(Vv. 8, 9). Moreover, it was not only at the time of his conversion that he counted his works according to religious flesh to be loss, but throughout his career he continued to count them loss; for, while he could look back and say "I counted," he can also say in the present, "Yea doubtless, and I count all things but loss." Moreover, it was not only the things of which he had been speaking that he counted loss, but "all things" in which the flesh might boast, and which would have given him a place in this world. Paul was a well-born man, of good social standing, a citizen of Tarsus — no mean city. He was well educated, having been trained at the feet of Gamaliel. He was well known to Jewish leaders, and, under their authority, had acted in an official way; but the knowledge of Christ Jesus, of Whom he can speak as "my Lord," threw all these things into the shade. Such is the excellency of Christ that, compared with Him, all the things in which the flesh could boast were counted by the Apostle as but "filth." Having come to this estimate of these things, he had no difficulty in letting them go, for who would object to leaving a dung hill behind?
In this deeply searching passage the Apostle has been setting before us his own experience; but we do well to challenge our own hearts as to how far we have become followers of the Apostle, in so entering into the excellency of the knowledge of Christ Jesus, our Lord, that, compared with Him, any worldly advantages that might give us a place among men are counted but filth to be left behind. Naturally we glory in anything that would distinguish us from our neighbours and bring honour to ourselves, whether it be birth, social position, wealth or intellect. One has said, "Whatever you are decking yourself out with — it may be with a knowledge of Scripture — it is glorying in the flesh. Ever so little a thing is enough to make us pleased with ourselves; what we should not notice in another is quite enough to raise our own importance" (J.N.D.).
Having, through the excellency of the knowledge of Christ, discovered the vanity of religious flesh and the things that are gain to us as natural men, and having Christ in the glory as his one Object, the Apostle can freely express the desires of his heart as all being bound up with Christ, as he says:
"That I may win Christ";
"Be found in Him";
"That I may know Him";
That "I may apprehend that for which I am apprehended of Christ Jesus."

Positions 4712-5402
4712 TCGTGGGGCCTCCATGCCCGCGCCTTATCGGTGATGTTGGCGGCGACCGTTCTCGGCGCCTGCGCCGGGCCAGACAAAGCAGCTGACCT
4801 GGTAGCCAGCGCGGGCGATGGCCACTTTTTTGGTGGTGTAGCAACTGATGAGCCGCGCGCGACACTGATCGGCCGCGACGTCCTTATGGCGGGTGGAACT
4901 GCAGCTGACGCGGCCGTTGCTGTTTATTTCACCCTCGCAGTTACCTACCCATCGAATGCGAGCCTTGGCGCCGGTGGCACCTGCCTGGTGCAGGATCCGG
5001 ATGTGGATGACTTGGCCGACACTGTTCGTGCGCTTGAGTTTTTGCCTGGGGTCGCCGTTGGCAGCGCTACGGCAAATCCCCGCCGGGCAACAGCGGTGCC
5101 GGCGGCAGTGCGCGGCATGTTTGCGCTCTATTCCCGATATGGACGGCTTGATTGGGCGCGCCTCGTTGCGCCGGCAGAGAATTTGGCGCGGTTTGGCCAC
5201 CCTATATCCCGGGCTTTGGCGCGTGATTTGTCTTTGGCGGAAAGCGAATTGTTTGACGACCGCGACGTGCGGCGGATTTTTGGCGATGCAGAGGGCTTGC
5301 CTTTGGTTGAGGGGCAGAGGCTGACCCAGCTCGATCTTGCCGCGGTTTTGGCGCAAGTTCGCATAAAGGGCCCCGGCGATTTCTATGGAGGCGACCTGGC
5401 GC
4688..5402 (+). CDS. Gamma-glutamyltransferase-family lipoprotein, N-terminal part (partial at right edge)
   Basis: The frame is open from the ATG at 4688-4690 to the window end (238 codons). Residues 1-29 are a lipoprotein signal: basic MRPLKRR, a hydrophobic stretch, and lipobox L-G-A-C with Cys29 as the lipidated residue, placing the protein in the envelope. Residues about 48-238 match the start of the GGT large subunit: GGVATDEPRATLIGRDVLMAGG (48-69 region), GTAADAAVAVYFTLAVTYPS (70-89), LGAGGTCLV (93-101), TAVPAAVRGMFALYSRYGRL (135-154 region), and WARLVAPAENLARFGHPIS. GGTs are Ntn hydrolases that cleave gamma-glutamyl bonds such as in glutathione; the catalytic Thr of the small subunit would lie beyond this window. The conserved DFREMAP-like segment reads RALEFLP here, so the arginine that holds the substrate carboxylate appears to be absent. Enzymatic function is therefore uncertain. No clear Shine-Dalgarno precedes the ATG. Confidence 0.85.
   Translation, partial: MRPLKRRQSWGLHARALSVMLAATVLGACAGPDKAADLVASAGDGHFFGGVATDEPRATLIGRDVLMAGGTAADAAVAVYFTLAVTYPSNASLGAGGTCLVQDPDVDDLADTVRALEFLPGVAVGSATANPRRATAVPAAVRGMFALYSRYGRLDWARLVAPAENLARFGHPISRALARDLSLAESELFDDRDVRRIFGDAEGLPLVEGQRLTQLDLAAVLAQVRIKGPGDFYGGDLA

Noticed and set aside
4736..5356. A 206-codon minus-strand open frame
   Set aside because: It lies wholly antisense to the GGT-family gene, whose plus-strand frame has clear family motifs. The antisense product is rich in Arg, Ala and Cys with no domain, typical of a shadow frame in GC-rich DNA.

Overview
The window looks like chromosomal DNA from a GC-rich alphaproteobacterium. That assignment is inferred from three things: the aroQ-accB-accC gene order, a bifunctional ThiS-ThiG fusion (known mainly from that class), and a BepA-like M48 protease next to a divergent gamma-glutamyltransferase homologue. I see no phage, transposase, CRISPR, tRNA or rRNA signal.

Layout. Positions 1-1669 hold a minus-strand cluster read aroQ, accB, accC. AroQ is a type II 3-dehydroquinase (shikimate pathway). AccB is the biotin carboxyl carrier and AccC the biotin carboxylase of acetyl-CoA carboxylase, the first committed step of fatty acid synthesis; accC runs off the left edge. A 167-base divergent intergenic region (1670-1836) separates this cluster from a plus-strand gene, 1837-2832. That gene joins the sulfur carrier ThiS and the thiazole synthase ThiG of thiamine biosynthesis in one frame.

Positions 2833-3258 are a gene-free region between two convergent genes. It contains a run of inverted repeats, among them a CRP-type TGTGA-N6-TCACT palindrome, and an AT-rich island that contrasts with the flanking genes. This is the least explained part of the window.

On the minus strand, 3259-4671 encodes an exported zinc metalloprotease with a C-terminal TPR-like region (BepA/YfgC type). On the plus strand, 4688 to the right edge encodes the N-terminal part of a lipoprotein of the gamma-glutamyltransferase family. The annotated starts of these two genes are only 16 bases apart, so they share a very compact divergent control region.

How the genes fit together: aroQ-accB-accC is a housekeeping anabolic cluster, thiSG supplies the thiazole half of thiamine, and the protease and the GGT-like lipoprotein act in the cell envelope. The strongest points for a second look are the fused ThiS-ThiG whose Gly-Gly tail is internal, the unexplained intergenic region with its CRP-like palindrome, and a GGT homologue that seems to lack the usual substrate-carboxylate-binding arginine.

When the Apostle says, "that I may win Christ," he is looking on to the end of the journey. He is running a race, and he sees that the goal is to be with Christ and like Christ in the glory. Christ down here is the pattern for the Christian life; Christ in the glory is our Object, the One to Whom we press on.
In that great day, the Apostle can say he will "be found in Him." It will be seen, then, that every blessing that has been secured for the believer by His work on the cross is set forth "in Him" in the glory. This will mean that our righteousness, set forth in Him, will not be the righteousness that would result from our own works, but the righteousness which is the result of what God has done through Christ. Christ was delivered by God for our offences and was raised again for our justification. The believer comes into this blessing by faith: we are justified by faith.
(Vv. 10, 11). In the meantime, while pressing on to reach Christ, the Apostle's desire is expressed by his words, "That I may know Him." We want to know Him in all His loveliness as set forth in His lowly grace and obedience even to death; we want to know Him in the mighty power that is for us, as set forth in His resurrection; we want to know Him in glory as the One to Whom we are going to be conformed, and with Whom we shall be for ever. To know Him in His lowly grace as our Pattern will teach us how to live for Him; to know Him in the power of His resurrection will enable us to face death, if, like Paul, we are called to suffer death for His name's sake; and to know Him in the glory will keep us pressing on in spite of all opposition. The Apostle's great desire was to reach Christ in the glory, and with this end in view he was prepared to be conformed to Christ's death — to die to all that to which Christ had died, even if it meant for him a martyr's death in order to reach the blessed condition of "the resurrection from among the dead" (N. Tr.).
(V. 12). Paul was still in the body, so he did not, and could not, claim that he had already obtained the prize of being with Christ and like Christ in the glory. Nevertheless, it was the end he had in view, and as he passed along his way he was seeking to grow in the apprehension of the glorious end for which he had been destined by the grace of Christ.